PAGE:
If you’re an offensive lineman and you’re a free agent, the Cincinnati Bengals would gladly welcome your services.
As free agency inches closer to officially starting, Bengals fans have been eyeing the talent pool of offensive tackles and guards very closely. These two positions are likely to be addressed in the coming days for Cincinnati. But it wasn’t too long ago that center was the position in question.
The Bengals have a pretty solid center under contract in Trey Hopkins. Unfortunately, Hopkins is currently rehabbing a torn ACL, and when healthy, Hopkins is probably a slightly above average starter at best. For these reasons, it wouldn’t hurt the club to kick the tires on perhaps the best center in the game right now.
Long-time NFL analyst and former executive Gil Brandt gave his top 10 boom-or-bust free agent candidates recently on NFL.com. He rounded out the list by pairing Green Bay Packers center Corey Linsley with the offensive line-needy Bengals.
The boom scenario: After seven years with the Packers, the All-Pro center picks up right where he left off last season, serving as a stabilizing veteran force up front.
The bust scenario: The risk here is relatively low, but Linsley did lose time with a knee injury last season, and he is entering his age-30 season. I don’t personally think this will prove to be the case, but it’s conceivable that he begins the decline phase of his career next season, which would represent a disappointment for whichever team pays top dollar to land him.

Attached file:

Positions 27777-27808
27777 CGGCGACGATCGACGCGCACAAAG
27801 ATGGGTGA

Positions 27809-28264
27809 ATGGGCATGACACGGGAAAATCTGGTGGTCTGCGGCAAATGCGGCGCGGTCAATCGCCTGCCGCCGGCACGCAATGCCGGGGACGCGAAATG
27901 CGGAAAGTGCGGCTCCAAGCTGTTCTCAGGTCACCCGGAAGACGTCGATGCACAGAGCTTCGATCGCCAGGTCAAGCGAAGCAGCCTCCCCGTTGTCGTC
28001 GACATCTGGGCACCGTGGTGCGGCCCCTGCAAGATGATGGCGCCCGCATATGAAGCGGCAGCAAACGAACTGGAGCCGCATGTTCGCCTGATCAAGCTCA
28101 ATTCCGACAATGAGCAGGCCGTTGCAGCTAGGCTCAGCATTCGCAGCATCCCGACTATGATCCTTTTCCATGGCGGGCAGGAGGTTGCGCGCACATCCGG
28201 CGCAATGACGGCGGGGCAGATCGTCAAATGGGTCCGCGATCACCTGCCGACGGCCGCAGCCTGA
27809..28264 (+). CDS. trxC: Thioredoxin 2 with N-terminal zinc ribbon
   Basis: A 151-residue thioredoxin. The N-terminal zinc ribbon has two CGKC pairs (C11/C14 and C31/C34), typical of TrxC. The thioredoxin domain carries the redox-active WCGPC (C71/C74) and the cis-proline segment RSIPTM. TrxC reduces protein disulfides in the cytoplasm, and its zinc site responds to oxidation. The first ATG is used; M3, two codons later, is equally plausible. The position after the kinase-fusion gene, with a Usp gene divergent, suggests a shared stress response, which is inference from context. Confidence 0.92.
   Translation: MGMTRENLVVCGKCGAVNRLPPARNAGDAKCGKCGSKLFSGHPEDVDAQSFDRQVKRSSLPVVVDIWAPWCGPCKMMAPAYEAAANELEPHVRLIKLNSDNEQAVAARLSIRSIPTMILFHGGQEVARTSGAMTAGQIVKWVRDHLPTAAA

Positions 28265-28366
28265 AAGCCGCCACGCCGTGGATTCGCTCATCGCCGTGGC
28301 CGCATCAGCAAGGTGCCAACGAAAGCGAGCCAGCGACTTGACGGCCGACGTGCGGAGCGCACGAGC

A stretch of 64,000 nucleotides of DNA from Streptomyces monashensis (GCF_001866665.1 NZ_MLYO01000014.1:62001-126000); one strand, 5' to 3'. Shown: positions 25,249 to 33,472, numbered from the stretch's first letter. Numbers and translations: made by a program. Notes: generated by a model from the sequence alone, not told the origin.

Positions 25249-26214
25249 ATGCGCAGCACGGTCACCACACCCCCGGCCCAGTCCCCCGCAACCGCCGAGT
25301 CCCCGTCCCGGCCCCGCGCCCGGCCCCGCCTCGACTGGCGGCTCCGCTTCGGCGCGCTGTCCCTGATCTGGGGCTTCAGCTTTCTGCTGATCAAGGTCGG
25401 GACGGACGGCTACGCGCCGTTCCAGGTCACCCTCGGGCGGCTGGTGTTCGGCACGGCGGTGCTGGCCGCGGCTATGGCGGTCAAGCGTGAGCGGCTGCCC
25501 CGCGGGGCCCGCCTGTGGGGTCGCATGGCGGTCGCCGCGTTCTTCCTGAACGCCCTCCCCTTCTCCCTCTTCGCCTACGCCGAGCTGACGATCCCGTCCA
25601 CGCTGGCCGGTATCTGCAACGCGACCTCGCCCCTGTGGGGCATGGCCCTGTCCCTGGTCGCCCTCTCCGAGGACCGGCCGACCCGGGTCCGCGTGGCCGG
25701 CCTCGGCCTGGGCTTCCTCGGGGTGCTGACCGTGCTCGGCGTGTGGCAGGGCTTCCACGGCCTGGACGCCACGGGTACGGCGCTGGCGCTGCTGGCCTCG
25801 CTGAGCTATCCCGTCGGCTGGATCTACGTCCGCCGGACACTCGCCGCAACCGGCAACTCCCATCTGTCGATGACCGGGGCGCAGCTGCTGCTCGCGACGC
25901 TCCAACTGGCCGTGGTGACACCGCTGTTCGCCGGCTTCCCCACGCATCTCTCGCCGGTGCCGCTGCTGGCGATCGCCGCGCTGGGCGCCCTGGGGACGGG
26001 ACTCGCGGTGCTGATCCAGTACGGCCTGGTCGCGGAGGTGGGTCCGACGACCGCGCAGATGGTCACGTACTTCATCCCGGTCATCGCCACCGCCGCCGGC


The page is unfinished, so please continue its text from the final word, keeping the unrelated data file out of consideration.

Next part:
Who should take the risk? Cincinnati Bengals. Trey Hopkins could shift to right guard (where he started 12 times in 2017) to make room for one of the NFL’s great centers, giving the Bengals another avenue for beefing up Joe Burrow’s protection (in addition to the fifth overall pick in the 2021 NFL Draft).
As Brandt mentions, the Bengals could kill two birds with one stone here. The addition of Linsley would give them an upgrade over Hopkins at center, and Hopkins can retake his old job at right guard and fill that vacancy. That’s the upside of the proposition, but there is a downside.
For starters, Hopkins earned his three-year, $19.65 million extension with Cincinnati because he truly found his footing at the center position. The Bengals tried him at both guard spots earlier in his career and he never played as well as he did in the middle of the line. Center is probably where he’s meant to be, and no matter how much better he would be at right guard compared to whom they have, they should play him at his best position.
Linsley is a better center than Hopkins is, that much is certain, but is bringing in Linsley for north of $10m per year worth not being able to sign a high-quality guard or tackle? Brandt touched on Linsley’s age and recent injury history, but he should still be a quality player for the foreseeable future. This really boils down to finding the best way to improve the entire o-line, and forcing a quality player in Hopkins to change positions may not achieve that goal.
The Bengals will certainly invest in the trenches next week, but don’t expect Linsley to be a part of their plans.